Comment Hyper-V Microsoft-Hyper-V-All Parent feature for “Hyper-V Management Tools” and “Hyper-V Platform” Hyper-V Platform Microsoft-Hyper-V Parent feature for “Hyper-V Hypervisor” and “Hyper-V Services” Hyper-V Hypervisor Microsoft-Hyper-V-Hypervisor Actual hypervisor, when used as part of Hyper-V feature, i.e. including management APIs. Virtual Machine Platform VirtualMachinePlatform Hypervisor component without management layer. Required for non-Hyper-V features like HVSI (not to be confused with HVCI), Containers, WSL2 or Windows Defender Application Guard, WDAG (not to be confused with WDAC) Windows Hypervisor Platform HypervisorPlatform Also known as “WHPX”. Allows 3rd party virtualization software (e.g. Qemu, VirtualBox, Android emulator, and soon VMware Workstation) to leverage Windows hypervisor in place of their own (while maintaining their own services and management layer), and hence coexist with other features that depend on it, such as host VSM Isolated User Mode IsolatedUserMode Legacy feature used in older versions of Windows 10 (see above). Not available or needed anymore
The funny thing is, all of the above features leverage Windows hypervisor, one way or another. But this plethora of options and their taxonomy might be highly confusing—and boy it is! (To make the list shorter and hence slightly less confusing, the above table does not include Hyper-V management features. The names of their respective components are pretty self-explanatory.)
Good news, however, is that you do not have to manually enable or configure any of them! If you see any guidance that tells that you need to enable any of these features (either manually or via script), that guidance is significantly outdated. It was authored for some very old version of Windows which is likely out of support already. If you are using that version of Windows, you have bigger problems to solve than enabling Credential Guard. Good luck!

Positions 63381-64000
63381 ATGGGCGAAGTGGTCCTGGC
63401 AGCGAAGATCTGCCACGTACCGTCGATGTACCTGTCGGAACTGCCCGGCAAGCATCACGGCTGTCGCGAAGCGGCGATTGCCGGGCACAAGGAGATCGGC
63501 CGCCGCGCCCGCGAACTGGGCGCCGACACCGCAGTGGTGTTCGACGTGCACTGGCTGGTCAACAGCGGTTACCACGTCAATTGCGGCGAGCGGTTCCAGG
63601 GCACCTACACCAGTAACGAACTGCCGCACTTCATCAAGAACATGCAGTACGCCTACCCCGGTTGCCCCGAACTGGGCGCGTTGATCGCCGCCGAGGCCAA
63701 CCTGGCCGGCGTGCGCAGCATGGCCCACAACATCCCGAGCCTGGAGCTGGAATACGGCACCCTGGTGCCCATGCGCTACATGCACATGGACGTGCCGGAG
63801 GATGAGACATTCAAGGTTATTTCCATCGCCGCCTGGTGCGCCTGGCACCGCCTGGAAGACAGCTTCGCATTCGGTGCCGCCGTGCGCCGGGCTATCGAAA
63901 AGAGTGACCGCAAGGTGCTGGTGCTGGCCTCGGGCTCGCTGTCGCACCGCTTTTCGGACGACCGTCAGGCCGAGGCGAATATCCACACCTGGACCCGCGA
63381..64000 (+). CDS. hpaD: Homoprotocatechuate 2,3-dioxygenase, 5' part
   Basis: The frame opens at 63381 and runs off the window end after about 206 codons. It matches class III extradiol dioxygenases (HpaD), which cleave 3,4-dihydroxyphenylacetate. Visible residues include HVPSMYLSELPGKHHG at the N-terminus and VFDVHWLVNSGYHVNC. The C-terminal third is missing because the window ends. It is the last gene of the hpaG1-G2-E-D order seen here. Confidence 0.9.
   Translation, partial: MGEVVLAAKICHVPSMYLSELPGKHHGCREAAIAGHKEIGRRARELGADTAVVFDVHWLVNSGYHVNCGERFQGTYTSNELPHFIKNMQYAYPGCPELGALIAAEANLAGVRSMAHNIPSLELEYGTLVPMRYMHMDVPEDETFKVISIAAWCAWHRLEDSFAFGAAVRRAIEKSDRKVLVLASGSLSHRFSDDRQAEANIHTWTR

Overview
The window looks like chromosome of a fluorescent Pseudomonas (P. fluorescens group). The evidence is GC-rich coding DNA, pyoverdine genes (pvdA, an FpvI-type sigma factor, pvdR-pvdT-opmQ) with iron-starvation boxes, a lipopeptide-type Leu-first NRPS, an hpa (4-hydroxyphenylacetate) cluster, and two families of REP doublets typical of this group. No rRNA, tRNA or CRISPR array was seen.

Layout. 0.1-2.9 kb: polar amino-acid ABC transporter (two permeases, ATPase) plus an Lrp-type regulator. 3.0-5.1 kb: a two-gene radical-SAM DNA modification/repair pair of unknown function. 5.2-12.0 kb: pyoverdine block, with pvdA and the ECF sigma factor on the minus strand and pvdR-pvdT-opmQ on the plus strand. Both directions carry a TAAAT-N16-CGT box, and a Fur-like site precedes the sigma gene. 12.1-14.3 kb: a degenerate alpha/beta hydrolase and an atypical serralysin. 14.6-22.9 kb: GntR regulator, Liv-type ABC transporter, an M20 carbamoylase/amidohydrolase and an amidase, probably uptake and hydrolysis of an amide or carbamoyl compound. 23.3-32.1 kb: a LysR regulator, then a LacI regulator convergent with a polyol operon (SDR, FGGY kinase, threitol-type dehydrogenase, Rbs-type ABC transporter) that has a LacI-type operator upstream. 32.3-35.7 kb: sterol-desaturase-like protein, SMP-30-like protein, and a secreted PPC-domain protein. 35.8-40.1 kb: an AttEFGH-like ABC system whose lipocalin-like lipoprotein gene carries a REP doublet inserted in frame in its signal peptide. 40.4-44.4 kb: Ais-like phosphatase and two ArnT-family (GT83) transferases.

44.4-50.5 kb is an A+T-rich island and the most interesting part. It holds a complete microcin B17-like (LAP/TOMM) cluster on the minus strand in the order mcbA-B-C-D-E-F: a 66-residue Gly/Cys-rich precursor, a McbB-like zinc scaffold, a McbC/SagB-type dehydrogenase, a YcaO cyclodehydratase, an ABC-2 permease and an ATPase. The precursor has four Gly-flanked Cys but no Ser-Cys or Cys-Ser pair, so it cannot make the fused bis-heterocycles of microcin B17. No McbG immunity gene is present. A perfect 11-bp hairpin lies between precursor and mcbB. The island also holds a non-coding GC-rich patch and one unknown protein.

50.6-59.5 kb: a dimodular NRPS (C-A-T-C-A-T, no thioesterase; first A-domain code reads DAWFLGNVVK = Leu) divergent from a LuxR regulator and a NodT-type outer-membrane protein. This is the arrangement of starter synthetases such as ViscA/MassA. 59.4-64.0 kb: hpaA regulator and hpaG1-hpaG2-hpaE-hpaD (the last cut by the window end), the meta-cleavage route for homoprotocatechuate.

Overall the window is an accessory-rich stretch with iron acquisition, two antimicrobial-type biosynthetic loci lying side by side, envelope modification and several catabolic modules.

back to top
That's not true. Nested virtualization is required if you need to run actual hypervisor inside a virtual machine. As per the previous chapter, you do not need to run hypervisor if all you need is Credential Guard.
Please read this again. You do not need to enable any optional features inside a virtual machine, or configure any settings for a virtual machine, if your end goal is to run Credential Guard.
(There are other valid scenarios where you indeed have to enable nested virtualization. These are the scenarios where you need to install any of the features from the above table. For instance, if you intend to run containers or Windows Defender Application Guard (WDAG) inside a VM, nested virtualization is your friend. But those scenarios are specialized and not meant to be as universal as Credential Guard or HVCI which are designed to run everywhere.)
back to top
You are talking about this PowerShell command:
Set-vmProcessor -vm $vm -ExposeVirtualizationExtensions $True
This command enables Nested Virtualization. That's exactly what it does. Nothing less, nothing more. You do not need to do that. Please check out the previous section.
back to top
This is a known prerequisite to enable Nested Virtualization. While not strictly required, it's advisable to disable Dynamic Memory if you intend to use Nested Virtualization. (More details here.) Note that it used to be a strict prerequisite for Nested Virtualization in some preview builds, but not anymore.
However, you are not going to use Nested Virtualization. So, this recommendation does not apply. If you believe you need Nested Virtualization please see above.
back to top
This is yet another known requirement related to Nested Virtualization. It applies to scenarios where all of the following is true.
As a reminder, there may be various reasons to run VSM inside a VM. Credential Guard is one of them. However, if you only need VSM (and any features that depend on it, such as Credential Guard), you do not have to enable Nested Virtualization . Hence, this limitation does not apply to you.
Fine, but when is it actually needed?
The most common scenario where all of the above conditions are valid is running so-called “Guarded Host” inside a VM, e.g. for a Shielded VMs lab. Shielded VMs technology (or, more precisely, virtual TPM functionality) relies on VSM on the host (and such host is called Guarded Host.) If your host is actually a VM itself, you end up in this scenario.
Another less common use case where the same set of conditions applies is scenario known as “Repair Garage” used in some Shielded VMs implementations. It is different from the abovementioned lab scenario in the sense that the only Shielded VM is the “Garage” itself. It runs under a hypervisor which runs directly on bare metal. As such, we can call it “Level 1” or “Parent” VM. The “Child” or “Level 2” VMs are not necessarily shielded. However, since this scenario still involves nested virtualization, it falls into the same bucket from prerequisites standpoint.
In either case, VSM of “Parent“ VM cannot benefit from DMA protection. The reason is that Hyper-V does not provide a virtual device with IOMMU functionality (an equivalent of “Intel Virtualization Technology for Directed I/O” or VT-d.)